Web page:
The most famous story about Red Sox owner John Henry had nothing to do with breaking the curse, but instead about hiring Billy Beane, the famous last-scene-in-Moneyball that was framed, at the time, as a little-guy-over-big-guy story of the small-market Athletics general manager spurning the big-money Sox because Beane claimed he would never make another choice based on money again.
That’s certainly one way to interpret it. Another way is that he, and Michael Lewis, had it completely backwards, one of the Original Sins of sabermetrics itself. It wasn’t that analytics were making the Athletics more even with the Red Sox, nor was it that Boston wanted to truly combine big money with big data; no, they actually desired to be the Athletics.
By any back-of-the-napkin estimate, Beane was creating what could be considered hundreds of millions in surplus value for Oakland, and it would only be amplified in Boston. Imagine the Red Sox, the Red Sox, winning a World Series with a sub-$100 million payroll, is I’m sure what Henry was really thinking. And in a way, he was always chasing that dragon despite Boston’s immense success in the 21st century.
That doesn’t mean Henry didn’t have a proclivity to spend; no, the contracts for Chris Sale, David Price, and further down the road... Hanley Ramirez, Pablo Sandoval, Carl Crawford, and (you get it!) others show this wasn’t some hard and fast rule.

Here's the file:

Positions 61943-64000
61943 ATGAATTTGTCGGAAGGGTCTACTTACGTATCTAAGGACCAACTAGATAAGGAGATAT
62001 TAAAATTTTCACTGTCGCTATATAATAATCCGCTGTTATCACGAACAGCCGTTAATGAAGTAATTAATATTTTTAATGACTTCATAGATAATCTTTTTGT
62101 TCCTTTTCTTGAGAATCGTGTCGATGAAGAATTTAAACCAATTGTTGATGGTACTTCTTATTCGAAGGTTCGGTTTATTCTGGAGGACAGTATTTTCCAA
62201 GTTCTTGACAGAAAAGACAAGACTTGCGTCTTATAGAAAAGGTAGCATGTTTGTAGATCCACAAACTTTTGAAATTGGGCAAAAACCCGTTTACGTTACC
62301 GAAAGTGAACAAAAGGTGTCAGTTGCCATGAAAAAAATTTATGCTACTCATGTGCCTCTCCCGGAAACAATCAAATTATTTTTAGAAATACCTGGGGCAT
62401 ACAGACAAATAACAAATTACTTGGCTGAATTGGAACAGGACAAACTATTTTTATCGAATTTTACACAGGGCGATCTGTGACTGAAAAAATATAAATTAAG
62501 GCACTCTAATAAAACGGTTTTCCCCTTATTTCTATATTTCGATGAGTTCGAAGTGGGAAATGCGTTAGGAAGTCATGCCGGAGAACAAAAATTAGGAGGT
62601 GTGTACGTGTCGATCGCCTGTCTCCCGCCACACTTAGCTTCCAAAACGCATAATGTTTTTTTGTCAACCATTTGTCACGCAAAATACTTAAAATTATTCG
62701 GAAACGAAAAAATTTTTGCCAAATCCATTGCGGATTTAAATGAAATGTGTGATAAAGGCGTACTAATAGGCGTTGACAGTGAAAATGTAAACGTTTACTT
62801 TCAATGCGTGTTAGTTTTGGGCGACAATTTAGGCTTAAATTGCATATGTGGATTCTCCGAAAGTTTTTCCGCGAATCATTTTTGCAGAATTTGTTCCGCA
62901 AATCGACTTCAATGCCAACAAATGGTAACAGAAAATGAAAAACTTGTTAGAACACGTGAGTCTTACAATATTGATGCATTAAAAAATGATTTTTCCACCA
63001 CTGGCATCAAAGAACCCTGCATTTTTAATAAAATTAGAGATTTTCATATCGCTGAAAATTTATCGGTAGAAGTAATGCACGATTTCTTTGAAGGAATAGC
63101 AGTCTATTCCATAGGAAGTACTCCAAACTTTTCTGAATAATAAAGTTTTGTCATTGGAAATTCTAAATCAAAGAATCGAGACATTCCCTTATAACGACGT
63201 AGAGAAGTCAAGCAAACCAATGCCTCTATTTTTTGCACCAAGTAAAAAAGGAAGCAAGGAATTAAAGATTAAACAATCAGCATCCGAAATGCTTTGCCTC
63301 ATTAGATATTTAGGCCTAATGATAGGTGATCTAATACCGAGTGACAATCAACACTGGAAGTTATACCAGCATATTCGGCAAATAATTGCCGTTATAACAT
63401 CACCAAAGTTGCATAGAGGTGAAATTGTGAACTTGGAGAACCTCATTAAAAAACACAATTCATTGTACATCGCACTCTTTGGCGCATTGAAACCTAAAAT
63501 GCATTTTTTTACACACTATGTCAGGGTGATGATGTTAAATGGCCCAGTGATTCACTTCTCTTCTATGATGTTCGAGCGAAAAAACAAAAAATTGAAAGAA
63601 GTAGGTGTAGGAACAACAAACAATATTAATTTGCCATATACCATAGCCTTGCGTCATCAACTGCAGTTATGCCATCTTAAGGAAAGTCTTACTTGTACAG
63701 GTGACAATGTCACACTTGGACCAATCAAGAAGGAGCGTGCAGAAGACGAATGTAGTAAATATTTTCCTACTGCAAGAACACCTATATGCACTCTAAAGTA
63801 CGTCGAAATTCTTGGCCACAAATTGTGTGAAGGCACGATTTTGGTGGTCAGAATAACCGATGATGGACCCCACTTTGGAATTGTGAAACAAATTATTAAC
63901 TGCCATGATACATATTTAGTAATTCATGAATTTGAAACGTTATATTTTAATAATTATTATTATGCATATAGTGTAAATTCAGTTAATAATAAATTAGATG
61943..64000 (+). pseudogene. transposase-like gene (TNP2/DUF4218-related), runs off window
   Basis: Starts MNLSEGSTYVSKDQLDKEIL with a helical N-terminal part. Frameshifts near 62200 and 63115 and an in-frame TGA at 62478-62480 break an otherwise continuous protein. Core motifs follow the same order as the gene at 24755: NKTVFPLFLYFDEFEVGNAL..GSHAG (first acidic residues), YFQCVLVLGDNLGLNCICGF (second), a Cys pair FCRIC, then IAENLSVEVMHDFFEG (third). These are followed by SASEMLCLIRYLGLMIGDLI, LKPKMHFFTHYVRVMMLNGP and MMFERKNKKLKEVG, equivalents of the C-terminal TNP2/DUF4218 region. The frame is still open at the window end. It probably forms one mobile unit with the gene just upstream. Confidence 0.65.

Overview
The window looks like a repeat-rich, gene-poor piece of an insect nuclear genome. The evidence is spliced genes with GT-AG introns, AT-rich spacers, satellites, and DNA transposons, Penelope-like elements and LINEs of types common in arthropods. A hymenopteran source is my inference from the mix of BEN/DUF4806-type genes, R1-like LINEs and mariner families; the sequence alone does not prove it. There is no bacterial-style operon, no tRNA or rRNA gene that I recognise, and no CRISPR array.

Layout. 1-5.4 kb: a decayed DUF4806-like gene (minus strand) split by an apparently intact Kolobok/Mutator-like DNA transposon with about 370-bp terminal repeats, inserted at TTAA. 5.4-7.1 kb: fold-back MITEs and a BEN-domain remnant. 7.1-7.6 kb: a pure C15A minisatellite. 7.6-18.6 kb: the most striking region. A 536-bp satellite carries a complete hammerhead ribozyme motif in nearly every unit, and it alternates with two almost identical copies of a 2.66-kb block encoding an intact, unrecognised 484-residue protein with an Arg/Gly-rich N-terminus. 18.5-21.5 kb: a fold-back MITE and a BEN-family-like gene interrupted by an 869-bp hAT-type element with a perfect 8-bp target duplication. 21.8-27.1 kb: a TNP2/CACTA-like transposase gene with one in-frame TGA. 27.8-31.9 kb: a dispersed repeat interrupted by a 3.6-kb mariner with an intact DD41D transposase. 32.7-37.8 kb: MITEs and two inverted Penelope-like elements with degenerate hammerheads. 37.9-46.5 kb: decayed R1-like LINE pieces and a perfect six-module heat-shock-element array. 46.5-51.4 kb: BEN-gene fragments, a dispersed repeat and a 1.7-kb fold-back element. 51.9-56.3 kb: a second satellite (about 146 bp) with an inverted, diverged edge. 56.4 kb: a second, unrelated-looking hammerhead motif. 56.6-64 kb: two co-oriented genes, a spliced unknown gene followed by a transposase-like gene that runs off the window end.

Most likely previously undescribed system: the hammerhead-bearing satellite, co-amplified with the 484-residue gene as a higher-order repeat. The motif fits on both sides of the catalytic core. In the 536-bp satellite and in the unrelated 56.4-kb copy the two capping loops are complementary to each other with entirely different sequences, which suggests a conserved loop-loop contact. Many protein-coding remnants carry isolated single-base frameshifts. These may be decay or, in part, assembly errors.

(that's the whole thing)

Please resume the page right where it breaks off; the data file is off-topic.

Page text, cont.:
I think he was always of two minds when he hired Theo Epstein and especially Ben Cherington, that there was a need to spend to keep pace with the Yankees and the American League generally, and an innate desire to develop cheap talent and sign bargain deals to win. Case in point, the 2013 World Series winners featured the likes of Stephen Drew, Jonny Gomes, Mike Napoli, Daniel Nava, Jake Peavy, and Ryan Dempster, all players most mid-market teams could even muster.
That’s what makes this current pivot a bit odd. Yes, the team has spent a lot of money on players like Sale and Price, and they hired Dave Dombrowski to do essentially that, but they also have a historic Championship under their belt, with two in the decade and four in the century. Since the curse, the team’s valuation has jumped nearly six-fold, and their revenue has more than doubled.
The logical next step, then, if your plan is to get under the luxury tax, is certainly not to continue with Dombrowski, which paved the way for new president of baseball operations, Chaim Bloom. Bloom was a Senior VP of baseball operations at the Rays, which again, makes all the sense in the world when you consider what the Red Sox plan to do.
Taking a quick look at Cot’s, which now thankfully includes arbitration estimates, Boston has approximately $220 million committed to next year in taxed dollars, putting them about $12.9 million over the tax threshold, where they have been over for the last two years. Now, CEO Sam Kennedy has said that the threshold is a “guide post” and not a “a hard and fast mandate,” but you guarantee you don’t bring in a Rays executive if your plan is to ignore it.